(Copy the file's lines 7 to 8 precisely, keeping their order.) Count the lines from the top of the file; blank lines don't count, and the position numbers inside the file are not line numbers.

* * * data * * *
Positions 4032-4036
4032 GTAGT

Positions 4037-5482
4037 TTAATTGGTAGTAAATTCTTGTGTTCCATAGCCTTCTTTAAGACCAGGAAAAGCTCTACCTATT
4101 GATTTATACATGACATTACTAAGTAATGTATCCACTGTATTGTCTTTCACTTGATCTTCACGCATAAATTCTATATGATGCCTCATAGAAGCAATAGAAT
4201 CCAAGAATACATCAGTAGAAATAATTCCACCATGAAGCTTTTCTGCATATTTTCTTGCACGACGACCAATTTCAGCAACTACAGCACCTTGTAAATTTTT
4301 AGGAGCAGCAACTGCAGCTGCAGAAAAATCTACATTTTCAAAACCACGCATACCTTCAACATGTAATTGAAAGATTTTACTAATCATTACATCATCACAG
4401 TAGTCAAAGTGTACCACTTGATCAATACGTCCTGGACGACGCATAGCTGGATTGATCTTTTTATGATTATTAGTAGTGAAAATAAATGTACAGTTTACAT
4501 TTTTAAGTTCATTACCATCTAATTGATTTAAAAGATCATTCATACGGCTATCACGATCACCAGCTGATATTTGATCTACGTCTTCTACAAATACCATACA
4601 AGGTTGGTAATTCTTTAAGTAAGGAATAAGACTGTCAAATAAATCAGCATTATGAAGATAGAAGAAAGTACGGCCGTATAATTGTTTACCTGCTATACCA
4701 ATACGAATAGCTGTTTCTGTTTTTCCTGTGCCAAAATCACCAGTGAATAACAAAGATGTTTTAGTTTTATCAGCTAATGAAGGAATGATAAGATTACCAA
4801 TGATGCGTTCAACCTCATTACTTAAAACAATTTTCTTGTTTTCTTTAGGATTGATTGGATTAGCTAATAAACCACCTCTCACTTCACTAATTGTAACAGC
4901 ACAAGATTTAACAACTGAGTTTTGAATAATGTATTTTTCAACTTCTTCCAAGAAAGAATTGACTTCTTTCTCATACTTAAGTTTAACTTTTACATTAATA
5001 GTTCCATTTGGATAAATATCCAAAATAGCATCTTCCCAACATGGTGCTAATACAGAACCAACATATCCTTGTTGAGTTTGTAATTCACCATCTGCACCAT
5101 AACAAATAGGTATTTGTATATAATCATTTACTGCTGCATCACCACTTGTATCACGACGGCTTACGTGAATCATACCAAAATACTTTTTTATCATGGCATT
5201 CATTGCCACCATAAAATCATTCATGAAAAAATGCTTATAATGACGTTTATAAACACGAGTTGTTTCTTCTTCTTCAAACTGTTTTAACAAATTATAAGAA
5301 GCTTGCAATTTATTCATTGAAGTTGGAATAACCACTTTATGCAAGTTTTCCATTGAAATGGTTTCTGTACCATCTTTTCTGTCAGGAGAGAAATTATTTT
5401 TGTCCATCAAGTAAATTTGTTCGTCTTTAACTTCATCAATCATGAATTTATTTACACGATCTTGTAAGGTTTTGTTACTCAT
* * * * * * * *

4301 AGGAGCAGCAACTGCAGCTGCAGAAAAATCTACATTTTCAAAACCACGCATACCTTCAACATGTAATTGAAAGATTTTACTAATCATTACATCATCACAG
4401 TAGTCAAAGTGTACCACTTGATCAATACGTCCTGGACGACGCATAGCTGGATTGATCTTTTTATGATTATTAGTAGTGAAAATAAATGTACAGTTTACAT